Monday, May 14, 2007

The New Deal -- social elixir or socialist plot?

“I pledge you, I pledge myself, to a new deal for the American people,” said newly nominated Democratic presidential candidate Franklin D. Roosevelt on July 2, 1932.

Editorial cartoonists had a field day with the alphabet-soup of agencies the newly elected Roosevelt spun out starting in 1933: the AAA, CAA, CCC, CWA, FAP, FCA, FMP and so on: 15 in his first year in office alone!

More than one agency held out promise to Appalachian residents. The TVA (Tennessee Valley Authority) was an unusual entrance of government into business -- a government-owned network of dams and hydroelectric plants to control floods and produce electric power in the Tennessee Valley. The AAA (Agricultural Adjustment Administration) was an attempt to organize agriculture, though it favored the larger farmers as the NRA favored big business.

“The New Deal is plainly an attempt to achieve a working socialism and avert a social collapse in America; it is extraordinarily parallel to the successive 'policies' and 'plans' of the Russian experiment. Americans shirk the word 'socialism', but what else can one call it?” noted British author H.G. Wells.

It did give jobs to the unemployed, helped the consumer with lower electric rates, and in some respect deserved the accusation that it was "socialistic." But the New Deal's organization of the economy was aimed mainly at stabilizing the economy, and secondly at giving only enough help to the lower classes to keep them from turning a rebellion into a real revolution.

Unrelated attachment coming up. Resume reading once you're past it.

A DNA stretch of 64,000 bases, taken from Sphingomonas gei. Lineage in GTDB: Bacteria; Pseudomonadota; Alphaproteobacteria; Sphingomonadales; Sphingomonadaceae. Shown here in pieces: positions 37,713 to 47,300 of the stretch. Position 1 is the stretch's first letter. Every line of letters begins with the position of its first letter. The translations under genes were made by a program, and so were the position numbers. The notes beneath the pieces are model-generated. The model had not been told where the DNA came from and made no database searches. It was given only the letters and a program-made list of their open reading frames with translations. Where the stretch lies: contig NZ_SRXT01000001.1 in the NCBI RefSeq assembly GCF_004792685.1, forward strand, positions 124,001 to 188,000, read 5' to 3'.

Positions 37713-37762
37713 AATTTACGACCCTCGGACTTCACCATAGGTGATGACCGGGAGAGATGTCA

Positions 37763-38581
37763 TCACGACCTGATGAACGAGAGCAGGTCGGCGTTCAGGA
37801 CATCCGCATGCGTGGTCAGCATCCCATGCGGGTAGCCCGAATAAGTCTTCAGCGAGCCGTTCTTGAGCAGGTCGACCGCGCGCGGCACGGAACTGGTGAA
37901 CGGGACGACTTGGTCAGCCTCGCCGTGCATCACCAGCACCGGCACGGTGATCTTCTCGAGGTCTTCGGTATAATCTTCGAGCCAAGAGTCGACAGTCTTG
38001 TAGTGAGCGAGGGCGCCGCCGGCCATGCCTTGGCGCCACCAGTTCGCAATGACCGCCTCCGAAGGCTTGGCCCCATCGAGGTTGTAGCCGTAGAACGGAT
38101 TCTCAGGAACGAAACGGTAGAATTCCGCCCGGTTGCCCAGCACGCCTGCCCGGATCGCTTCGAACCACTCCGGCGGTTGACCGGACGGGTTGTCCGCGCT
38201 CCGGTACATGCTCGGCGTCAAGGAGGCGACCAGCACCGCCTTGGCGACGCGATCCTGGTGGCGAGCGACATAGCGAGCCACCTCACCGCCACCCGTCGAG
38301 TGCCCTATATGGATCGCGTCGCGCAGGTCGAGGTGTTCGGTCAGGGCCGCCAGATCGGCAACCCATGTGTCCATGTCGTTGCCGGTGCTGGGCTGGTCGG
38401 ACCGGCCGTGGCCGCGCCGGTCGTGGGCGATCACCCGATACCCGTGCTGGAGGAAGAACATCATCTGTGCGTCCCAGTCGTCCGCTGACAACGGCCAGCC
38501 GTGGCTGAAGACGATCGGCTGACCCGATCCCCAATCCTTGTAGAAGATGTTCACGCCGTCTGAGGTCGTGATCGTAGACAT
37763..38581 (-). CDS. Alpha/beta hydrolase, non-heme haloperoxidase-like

That rebellion was fermenting when Roosevelt took office:. Desperate people were not waiting for the government to help them; they were helping themselves, acting directly. Aunt Molly Jackson, a woman who very soon became active in labor struggles in Appalachia, recalled how she walked into the local store, asked for a 24-pound sack of flour, gave it to her little boy to take it outside, then filled a sack of sugar and said to the storekeeper, "Well, I'll see you in ninety days. I have to feed some children . . . I'll pay you, don't worry."

And when he objected, she pulled out her pistol (which, as a midwife traveling alone through the hills, she had a permit to carry) and said: "Martin, if you try to take this grub away from me, God knows that if they electrocute me for it tomorrow, I'll shoot you six times in a minute." Then, as she recalls, "I walked out, I got home, and these seven children was so hungry that they was a-grabbin the raw dough off-a their mother's hands and crammin it into their mouths and swallowing it whole."


Originally blogged at Appalachian History


Jeremy Peters said...

Dave, thanks for your post on the New Deal and the Great Depression. I find it one of the most fascinating eras of American History!

My Mamaw worked in the Works Progress Administration (WPA) doing office work. I interviewed her as part of an oral history project in college on her experiences during the depression and how it impacted Appalachia.

She credits the New Deal and WPA with providing opportunities that might not have been available and helping her to acquire skills that were beneficial later on in her life.

Regionally, her perspective is that the depression wasn't felt as strongly in the Appalachia because most people had very little in terms of financial resources to begin with, and were already equipped with survival skills that urban folks did not have (i.e. the means of producing their own food, fuel and fiber).

El Cabrero said...

I vote social elixir, warts and all.

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